Sunday, October 25, 2015

Deadlock by Diann Mills

Tyndale House Publishers, Inc. (October 1, 2015)
Diann Mills

Chapter 1



7:15 A.M. MONDAY

FBI Special Agent Bethany Sanchez swung open the door of her truck with the same jitters she had her first day at Quantico. On this gray morning, she was beginning a violent crime assignment and would meet her new partner, Special Agent Thatcher Graves, the man who'd sent her brother to jail.

Bethany caught her breath and took in the unfamiliar sur- roundings. The residential area was flooded with Houston police officers and unmarked cars, part of a task force between HPD and the FBI. Alicia Javon had been murdered here late yesterday afternoon, leaving behind a husband and two daughters.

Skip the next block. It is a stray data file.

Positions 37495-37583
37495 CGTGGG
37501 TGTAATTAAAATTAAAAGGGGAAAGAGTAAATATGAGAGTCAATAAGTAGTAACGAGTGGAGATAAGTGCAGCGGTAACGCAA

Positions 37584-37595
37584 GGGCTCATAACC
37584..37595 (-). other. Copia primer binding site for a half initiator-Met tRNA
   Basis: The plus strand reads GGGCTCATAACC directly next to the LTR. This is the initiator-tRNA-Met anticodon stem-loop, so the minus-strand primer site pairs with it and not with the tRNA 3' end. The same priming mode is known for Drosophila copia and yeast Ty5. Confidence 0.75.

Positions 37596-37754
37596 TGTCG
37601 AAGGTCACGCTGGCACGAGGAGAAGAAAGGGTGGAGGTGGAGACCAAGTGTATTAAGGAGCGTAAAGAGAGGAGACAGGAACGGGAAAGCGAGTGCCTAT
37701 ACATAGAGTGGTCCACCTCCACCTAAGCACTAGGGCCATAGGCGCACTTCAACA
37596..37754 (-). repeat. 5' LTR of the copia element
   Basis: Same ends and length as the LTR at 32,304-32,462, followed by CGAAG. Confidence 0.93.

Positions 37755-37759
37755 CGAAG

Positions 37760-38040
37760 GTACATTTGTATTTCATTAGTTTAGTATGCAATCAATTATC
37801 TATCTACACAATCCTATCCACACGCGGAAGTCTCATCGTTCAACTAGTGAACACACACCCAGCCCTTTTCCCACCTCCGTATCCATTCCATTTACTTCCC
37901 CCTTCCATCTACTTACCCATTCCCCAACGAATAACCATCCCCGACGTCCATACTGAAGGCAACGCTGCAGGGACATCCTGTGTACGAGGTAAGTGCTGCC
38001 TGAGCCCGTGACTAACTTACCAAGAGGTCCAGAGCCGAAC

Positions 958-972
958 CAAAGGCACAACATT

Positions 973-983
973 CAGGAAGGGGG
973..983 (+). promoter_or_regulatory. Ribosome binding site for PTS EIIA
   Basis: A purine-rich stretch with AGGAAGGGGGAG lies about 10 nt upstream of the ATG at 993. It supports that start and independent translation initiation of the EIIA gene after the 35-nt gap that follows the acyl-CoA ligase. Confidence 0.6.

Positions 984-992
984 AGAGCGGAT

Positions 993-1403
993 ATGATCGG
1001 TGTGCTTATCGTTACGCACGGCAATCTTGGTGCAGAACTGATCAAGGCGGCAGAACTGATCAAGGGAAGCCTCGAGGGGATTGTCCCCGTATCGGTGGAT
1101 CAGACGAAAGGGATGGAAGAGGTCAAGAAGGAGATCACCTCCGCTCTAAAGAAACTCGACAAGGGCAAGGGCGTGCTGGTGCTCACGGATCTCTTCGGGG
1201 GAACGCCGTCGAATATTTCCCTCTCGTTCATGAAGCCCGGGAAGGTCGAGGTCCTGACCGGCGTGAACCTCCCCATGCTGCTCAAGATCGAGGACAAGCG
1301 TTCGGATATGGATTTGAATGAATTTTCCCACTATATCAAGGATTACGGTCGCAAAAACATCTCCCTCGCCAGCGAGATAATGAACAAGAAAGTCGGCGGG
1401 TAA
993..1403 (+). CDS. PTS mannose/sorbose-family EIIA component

The homes rose like monuments in this older, exclusive neighborhood, a mirror of refinement and dollar signs. The Javons' two-story brick with classic black shutters was no excep- tion. Not a dog or cat in sight. In her parents' neighborhood, dogs ran loose and usually in packs, whether the four-legged or two-legged type. Here, a pair of squirrels scampered up an oak. The bushes and hedges received regular manicures. Freshly mowed yard. The three-car garage was the size of her apartment.

Contrast the tranquility with a woman who'd been shot, and it was Bethany's job to help bring down the killer.